by Esther Hizsa
Whoever dwells in the shelter of the Most High
Will rest in the shadow of the Almighty…
He will cover you with his feathers
And under his wings you will find refuge.
Here in the shelter of God’s wings, I am safe and warm. I can hang up the worries of my day, click off my brain and rest. Angels have been dispatched to relieve me of my duties.
“Be still,” I tell myself. “Be still.”
I close my eyes and savour the rest.
Ten seconds later. My eyes are open, my body tense. I can’t stop thinking about my son. He hurt his ankle at work and has hobbled around for—what? Four days, five? He needs a doctor. How can I get him to go? Maybe—
I’m overheating in these feathers. They make it hard to think. I need to get up. I need to…
“You need to rest. Let it go,” says a voice.
Yes. I have come to rest in God’s delicate down, to be still and pray.
As I feel myself relax again, the story of the Good Samaritan crosses my mind. I wonder if he was praying on his way from Jerusalem to Jericho. Maybe that’s why he saw the injured man.
I can’t believe it. I’m lying here in the shadow of God’s wings preparing my next sermon. But maybe I’m on to something good. I should get up and write this down.
“No sermon writing!” says the same gravelly voice I heard earlier.
All of a sudden I realize this voice isn’t God’s. It’s the angel sitting next to me and I swear he just smoked a cigarette. Now he’s flipping through a newspaper and pulling out the sports section. He lowers the paper slightly. I see his pale blue eyes and unshaved cheeks. He wags a finger at me and says, “Rest. That’s all God wants you to do right now. Rest.”
He raises the newspaper against my objections. I lie back down and blow off the feather that tickles my upper lip. Beads of sweat collect on the bridge of my nose. This feathery cocoon feels like a straight jacket.
Joe (that’s the name on the angel’s lapel) finished with the hockey news, scans the TV listings. He lowers the paper once again. There is a thin marbled scar in the stubble on his chin.
“Beginning is always hard. Just let the thoughts wash over you. It’ll get easier,” he says.
But it doesn’t. Acidic bile springs into my throat. A sudden cramp makes me hug my knees to my chest.
“What’s going on? This isn’t warm or comfy at all. I feel like I’m in a hospital, in a detox ward,” I tell Joe.
“Well, in a way you are, ” he says.
“What? I thought I came here to pray. Why would I need to dry out? I’ve never had more than two glasses of wine in an evening. Never touched marijuana or cocaine. I can count on one hand the number of cigarettes I smoked in my life (all at that stupid party when I was sixteen). What do I need to detox from?” I ask him as the cramp subsides.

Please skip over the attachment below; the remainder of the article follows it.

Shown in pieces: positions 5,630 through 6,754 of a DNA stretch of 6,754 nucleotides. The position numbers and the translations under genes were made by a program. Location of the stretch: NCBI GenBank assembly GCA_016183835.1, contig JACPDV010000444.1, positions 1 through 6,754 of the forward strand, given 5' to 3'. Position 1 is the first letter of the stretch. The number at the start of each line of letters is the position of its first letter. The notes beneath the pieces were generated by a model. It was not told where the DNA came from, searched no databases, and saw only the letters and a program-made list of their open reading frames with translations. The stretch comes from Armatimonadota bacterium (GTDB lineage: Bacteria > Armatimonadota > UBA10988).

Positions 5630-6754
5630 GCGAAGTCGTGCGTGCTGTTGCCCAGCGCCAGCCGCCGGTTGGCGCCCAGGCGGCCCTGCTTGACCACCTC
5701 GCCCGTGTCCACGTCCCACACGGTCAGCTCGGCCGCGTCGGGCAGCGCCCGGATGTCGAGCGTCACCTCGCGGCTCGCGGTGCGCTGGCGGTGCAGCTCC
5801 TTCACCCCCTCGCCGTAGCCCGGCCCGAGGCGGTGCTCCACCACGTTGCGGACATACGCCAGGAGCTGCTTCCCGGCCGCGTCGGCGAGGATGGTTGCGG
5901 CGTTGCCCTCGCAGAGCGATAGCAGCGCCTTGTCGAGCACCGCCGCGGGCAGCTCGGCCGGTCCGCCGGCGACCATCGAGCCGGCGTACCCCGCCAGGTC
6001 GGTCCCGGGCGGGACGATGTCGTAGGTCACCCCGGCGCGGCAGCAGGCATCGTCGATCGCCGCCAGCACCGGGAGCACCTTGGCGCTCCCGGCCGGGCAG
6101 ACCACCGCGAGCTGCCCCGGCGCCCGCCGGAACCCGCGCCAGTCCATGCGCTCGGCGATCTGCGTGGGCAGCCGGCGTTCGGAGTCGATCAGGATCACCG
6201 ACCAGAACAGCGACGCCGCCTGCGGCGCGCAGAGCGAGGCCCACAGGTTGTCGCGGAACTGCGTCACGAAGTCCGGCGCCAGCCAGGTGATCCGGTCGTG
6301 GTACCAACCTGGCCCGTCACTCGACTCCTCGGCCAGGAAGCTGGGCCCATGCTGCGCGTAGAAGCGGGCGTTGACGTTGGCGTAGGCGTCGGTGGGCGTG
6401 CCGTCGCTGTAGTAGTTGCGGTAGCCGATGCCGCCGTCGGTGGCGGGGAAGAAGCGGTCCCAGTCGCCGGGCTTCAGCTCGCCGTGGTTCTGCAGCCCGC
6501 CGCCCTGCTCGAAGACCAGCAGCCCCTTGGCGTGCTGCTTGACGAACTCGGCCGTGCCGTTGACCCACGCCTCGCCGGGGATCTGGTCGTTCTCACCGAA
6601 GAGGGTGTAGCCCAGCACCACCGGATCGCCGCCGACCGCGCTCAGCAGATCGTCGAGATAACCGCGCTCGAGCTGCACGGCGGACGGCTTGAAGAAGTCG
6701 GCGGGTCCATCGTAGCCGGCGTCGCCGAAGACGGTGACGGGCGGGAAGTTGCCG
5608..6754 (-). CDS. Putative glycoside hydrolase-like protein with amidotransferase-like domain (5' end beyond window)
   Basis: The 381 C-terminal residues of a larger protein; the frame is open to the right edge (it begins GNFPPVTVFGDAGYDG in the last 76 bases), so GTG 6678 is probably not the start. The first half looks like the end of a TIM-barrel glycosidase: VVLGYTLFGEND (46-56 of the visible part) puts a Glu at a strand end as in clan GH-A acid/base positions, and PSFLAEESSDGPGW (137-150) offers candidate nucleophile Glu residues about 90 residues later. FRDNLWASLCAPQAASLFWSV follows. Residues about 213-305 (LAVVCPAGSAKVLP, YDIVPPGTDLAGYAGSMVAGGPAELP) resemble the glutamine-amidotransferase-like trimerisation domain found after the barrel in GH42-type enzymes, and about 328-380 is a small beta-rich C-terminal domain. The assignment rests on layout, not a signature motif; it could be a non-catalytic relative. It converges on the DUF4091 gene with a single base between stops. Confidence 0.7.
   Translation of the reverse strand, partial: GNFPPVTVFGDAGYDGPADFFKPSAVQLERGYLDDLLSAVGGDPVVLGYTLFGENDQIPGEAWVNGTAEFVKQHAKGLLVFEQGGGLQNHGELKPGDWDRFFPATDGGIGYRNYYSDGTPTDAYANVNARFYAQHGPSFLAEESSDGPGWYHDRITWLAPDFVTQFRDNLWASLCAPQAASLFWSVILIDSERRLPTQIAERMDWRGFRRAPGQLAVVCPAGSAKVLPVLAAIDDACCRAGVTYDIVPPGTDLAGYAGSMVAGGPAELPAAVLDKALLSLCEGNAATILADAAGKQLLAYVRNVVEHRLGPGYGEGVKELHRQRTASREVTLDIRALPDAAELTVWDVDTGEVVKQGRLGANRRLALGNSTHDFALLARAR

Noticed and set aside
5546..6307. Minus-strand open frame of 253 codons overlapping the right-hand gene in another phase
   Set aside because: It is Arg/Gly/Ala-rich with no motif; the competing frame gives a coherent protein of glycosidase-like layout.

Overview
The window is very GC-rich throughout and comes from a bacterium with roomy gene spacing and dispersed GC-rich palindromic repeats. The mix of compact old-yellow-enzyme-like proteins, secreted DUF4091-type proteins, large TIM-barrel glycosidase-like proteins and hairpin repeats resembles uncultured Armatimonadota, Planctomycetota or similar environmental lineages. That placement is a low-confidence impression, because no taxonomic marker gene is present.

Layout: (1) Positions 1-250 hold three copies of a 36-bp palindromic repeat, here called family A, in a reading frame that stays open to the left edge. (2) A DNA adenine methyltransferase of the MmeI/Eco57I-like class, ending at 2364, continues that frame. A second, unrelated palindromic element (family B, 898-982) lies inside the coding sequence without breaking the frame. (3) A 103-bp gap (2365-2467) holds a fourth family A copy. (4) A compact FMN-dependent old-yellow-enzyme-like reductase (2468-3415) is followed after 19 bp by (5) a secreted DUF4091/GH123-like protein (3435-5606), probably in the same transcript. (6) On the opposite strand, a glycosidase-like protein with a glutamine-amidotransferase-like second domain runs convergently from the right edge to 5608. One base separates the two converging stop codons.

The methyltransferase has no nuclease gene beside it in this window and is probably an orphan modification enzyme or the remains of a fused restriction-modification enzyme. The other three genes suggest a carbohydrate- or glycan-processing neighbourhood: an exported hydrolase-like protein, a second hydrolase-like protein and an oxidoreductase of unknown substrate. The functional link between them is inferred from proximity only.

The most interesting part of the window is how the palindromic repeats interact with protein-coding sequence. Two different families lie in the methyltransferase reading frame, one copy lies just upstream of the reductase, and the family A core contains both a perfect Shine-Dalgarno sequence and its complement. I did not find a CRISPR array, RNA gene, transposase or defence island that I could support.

“Your compulsive thoughts,” he answers. “Everybody’s got them. You’re so used to them you don’t realize how much they run your life. Trust me, you’re better off without them.”
“So I’m here in the shadow of God’s wings to detoxify my brain?”
“More or less. Yeah.”
“This is prayer?” I lament under my breath and tighten the grip on my knees against the second wave of cramps.
A female angel enters to relieve Joe. “My goodness, it reeks in here,” she says to him, “How can you stand it?”
Joe shrugs. He scratches his shoulder and waves his nicotine stained fingers at her.
The new angel brushes past me and yanks open a window. She inhales and exhales a couple of times. The cool air makes the perspiration on my neck tingle. Nancy introduces herself and sits down, crossing one leg over the other. She wears support hose and a crisp white uniform.
“You’re doing fine. You’ve been praying for what? Seven … seven and a half minutes… nearly eight. Give God another five or ten more and you’ll be surprised by what he does with it.”
I wait a while longer. Nancy Angel crosses her arms and taps her forefinger on one elbow. She watches my distractions emerge, take pot shots at me and leave. One look from her tells them they are not welcome to return. When the last one departs, so does Nancy quietly closing the door behind her.
Finally I am alone in my cell of soft feathers and silence. In the solitude I hear God’s heart beating. Or is it mine? Or is it both? We are connected by a wordless umbilical cord. I feel his hands gently stroke the outer skin of my cocoon. I hear him sing to me.
This is prayer?
This is prayer.